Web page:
Now take into consideration that it’s 2019. The rate of data production will continue to double every 12-18 months. Eventually, this will outstrip the doubling of storage capacity (at least based on present scaling). This means that at some point we will need to both ruthlessly filter what is important enough to store and ruthlessly purge what we want to continue to keep. Sure, advances in technology will occur and unlock a significant amount of additional capacity. However, our capability to produce data (particularly in the age of 4K video, virtual reality, blockchain technologies, etc.) may continue to outpace these advances indefinitely.
When my daughter was born, we immediately went into CAPTURE ALL THE MOMENTS mode and were taking a ridiculous amount of photos per day. And because digital photos are so cheap, it’s not uncommon to take 15 different photos at slightly different angles while trying to find the perfect one. Later on, it might be necessary to go back and purge to free up memory.
People get bored or tired and move on. They close down Facebook or Flickr accounts. They shut down websites that were experiments or that served a different phase of their life that they no longer connect with. They give away and donate old hardware and potentially erase hard drives before they go out the door. Not all data gets kept.
People Lose Data
I’ve been an advocate for having multiple backups for the last 15 years. Unfortunately, in my haste to upgrade a laptop, I was haphazard in my process, and I lost 100,000 emails. This was a slightly traumatic experience because these messages contained conversations and memories that I can no longer access because I never committed them to long term memory. I thought I would have always been smart enough to keep a copy.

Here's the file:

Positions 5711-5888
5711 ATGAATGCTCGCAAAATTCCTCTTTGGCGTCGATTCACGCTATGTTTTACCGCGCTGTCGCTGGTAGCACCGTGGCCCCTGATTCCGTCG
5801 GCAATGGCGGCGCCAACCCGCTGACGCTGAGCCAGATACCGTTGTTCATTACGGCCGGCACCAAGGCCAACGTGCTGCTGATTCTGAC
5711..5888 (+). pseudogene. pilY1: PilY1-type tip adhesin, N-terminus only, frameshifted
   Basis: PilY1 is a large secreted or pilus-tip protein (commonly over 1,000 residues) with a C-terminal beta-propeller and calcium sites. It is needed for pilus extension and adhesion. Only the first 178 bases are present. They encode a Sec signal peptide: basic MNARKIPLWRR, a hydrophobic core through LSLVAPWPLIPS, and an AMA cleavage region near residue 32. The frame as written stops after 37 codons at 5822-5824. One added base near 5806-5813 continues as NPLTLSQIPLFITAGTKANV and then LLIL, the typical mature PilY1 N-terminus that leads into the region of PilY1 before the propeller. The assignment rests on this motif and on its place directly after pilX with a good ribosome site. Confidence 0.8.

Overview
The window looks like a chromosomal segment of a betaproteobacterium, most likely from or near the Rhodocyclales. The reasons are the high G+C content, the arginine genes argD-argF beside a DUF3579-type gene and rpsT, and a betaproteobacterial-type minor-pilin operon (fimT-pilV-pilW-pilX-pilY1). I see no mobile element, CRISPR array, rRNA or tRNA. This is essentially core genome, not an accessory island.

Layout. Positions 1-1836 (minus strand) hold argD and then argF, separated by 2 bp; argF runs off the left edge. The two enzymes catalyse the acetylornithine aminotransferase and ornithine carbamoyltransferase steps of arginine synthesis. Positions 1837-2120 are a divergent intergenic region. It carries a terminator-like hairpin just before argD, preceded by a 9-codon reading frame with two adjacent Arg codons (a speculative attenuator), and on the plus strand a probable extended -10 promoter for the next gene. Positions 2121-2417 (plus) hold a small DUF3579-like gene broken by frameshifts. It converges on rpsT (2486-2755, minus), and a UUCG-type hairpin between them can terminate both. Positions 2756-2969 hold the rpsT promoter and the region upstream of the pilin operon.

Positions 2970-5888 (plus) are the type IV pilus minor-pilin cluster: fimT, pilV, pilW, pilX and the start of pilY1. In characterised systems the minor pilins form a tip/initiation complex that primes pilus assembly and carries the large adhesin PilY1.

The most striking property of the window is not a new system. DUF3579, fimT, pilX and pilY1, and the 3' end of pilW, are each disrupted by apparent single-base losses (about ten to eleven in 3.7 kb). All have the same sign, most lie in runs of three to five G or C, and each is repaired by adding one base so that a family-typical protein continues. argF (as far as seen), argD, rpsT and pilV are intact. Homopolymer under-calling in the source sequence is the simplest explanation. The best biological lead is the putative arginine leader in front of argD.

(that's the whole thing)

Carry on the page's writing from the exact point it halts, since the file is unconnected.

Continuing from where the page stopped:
However, mistakes happen. People fat finger a command or forgot to replace a credit card for a backup service. Shit happens, and hard drives get lost or broken or stolen. Passwords get compromised, and hackers can intentionally break in and wipe machines clean.
Setting aside the strict, scientific definition of the 2nd Law of Thermodynamics, the basic rule of thumb here is it takes ongoing energy and effort to maintain order. Consider that 2 decades ago, we managed photos in photo albums. Now we might have photos taken from multiple devices (phone 1, phone 2, tablet 1, etc.) and stored in multiple locations (Photos, Facebook, Instagram, Twitter, Flickr, etc.). Each of these storage services may be free or paid while being subject to changes in terms of service, company ownership, etc. Fast forward 2 decades later and many of those companies will have closed shop, changed business models, or revamped their services.
Tumblr and Flickr recently caused a bit of a stir to